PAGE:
The Republican-controlled Oklahoma state legislature passed a bill on Thursday that is modeled after the six-week abortion ban that Texas implemented last fall, which allows private residents to sue abortion providers in order to enforce the ban.
Like Texas’s six-week abortion ban, the bill places the onus of enforcement on individuals rather than the state. In other words, the state wouldn’t force abortion providers to abide by the new rules — instead, it would incentivize private residents to enforce the rules by allowing them to sue medical providers or any other individual who helps someone get an abortion. Residents would be allowed to sue those who helped them get an abortion if the bill were passed into law. for $10,000 for every abortion performed.
Although the Texas law’s enforcement method is still controversial, the U.S. Supreme Court ruled in favor. The law has been allowed to stand in place while lower court judges consider its legality.
Notably, the Oklahoma bill also restricts the defenses a person can make if they are being sued by another individual that claims they’re in violation of the law — a person cannot state in their defense, for example, a belief that the abortion ban is unconstitutional.
According to state Rep. Cyndi Munson (D), the Oklahoma bill was passed without a “questions and answers” or even a debate on the measure.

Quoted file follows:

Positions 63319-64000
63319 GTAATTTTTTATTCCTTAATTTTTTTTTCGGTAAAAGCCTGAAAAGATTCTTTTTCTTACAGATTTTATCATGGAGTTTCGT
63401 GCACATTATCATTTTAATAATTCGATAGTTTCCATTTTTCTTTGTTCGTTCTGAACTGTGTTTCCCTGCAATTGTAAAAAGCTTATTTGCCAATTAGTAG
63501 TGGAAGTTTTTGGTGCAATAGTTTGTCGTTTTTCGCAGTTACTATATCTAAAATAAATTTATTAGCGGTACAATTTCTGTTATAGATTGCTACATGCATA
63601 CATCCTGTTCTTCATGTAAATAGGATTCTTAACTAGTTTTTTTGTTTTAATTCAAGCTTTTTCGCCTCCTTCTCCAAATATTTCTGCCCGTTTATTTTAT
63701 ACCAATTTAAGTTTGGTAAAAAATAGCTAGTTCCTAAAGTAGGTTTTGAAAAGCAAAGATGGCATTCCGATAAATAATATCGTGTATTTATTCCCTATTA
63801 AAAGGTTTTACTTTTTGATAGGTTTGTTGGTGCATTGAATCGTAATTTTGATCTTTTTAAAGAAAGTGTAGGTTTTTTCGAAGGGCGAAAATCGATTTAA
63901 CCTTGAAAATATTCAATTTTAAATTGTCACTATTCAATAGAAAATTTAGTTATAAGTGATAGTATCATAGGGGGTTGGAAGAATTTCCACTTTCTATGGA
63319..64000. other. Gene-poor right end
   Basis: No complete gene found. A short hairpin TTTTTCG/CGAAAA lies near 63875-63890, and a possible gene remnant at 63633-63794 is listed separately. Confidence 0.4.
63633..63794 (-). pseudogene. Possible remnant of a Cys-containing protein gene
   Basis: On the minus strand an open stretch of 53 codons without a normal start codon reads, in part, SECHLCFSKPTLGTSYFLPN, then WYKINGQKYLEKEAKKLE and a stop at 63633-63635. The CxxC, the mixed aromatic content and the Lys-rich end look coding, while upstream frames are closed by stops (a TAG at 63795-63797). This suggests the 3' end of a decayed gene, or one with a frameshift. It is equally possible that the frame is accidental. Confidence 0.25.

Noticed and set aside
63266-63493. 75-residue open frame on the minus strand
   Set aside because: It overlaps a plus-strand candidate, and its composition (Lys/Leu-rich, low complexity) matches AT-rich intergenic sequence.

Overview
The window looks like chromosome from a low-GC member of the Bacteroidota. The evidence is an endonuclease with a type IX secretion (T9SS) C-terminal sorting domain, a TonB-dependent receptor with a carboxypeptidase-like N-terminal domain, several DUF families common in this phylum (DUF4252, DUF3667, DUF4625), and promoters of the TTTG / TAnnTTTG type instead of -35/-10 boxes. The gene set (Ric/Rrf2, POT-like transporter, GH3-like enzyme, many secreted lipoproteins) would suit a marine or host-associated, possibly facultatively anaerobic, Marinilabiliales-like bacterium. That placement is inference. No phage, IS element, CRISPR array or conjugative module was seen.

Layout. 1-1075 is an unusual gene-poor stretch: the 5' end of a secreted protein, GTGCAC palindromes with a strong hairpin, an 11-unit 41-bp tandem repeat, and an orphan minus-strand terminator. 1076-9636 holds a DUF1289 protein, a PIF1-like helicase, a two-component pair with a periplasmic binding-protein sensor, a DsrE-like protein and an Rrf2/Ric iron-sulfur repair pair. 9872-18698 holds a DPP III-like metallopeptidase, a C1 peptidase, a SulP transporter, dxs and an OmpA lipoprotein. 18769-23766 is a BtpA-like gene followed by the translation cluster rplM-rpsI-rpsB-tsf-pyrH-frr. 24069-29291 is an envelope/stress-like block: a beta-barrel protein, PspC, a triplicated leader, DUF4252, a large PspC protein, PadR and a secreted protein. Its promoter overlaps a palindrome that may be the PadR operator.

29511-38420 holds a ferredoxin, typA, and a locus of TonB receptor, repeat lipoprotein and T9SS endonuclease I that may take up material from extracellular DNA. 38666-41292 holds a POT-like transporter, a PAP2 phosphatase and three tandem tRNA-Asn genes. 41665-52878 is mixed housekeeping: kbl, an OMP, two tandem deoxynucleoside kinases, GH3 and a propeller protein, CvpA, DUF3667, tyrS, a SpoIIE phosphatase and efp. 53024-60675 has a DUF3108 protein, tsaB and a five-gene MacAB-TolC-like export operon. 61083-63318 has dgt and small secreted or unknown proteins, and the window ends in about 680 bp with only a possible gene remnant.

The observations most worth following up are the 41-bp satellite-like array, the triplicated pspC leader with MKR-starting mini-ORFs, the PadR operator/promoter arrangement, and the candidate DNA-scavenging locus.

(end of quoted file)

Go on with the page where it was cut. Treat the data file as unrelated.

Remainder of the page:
Proponents of the bill have referred to it as the “Oklahoma Heartbeat Act,” claiming that six weeks into pregnancy is when the fetal “heartbeat” becomes detectable. But medical experts say that such characterizations of what’s happening to the embryo at that stage of pregnancy are wrong.
“What we’re really detecting is a grouping of cells that are initiating some electrical activity. In no way is this detecting a functional cardiovascular system or a functional heart,” said Dr. Jennifer Kerns, an OB-GYN and associate professor at the University of California, San Francisco, in an interview with NPR last fall.
The bill now goes on to the desk of Republican Gov. Kevin Stitt has pledged to sign all anti-abortion bills that are sent his way.
This was earlier in the month Stitt signed a bill into lawThis would make any provision of abortion services at any stage a crime. But that law won’t go into effect right away, and will likely face fierce legal challenges once it does, unless the U.S. Supreme Court curtails or dismantles abortion rights protectionsThese were established in the 1973 landmark ruling Roe v. Wade. However, the bill banning abortion after six week will be in effect immediately after Stitt signs.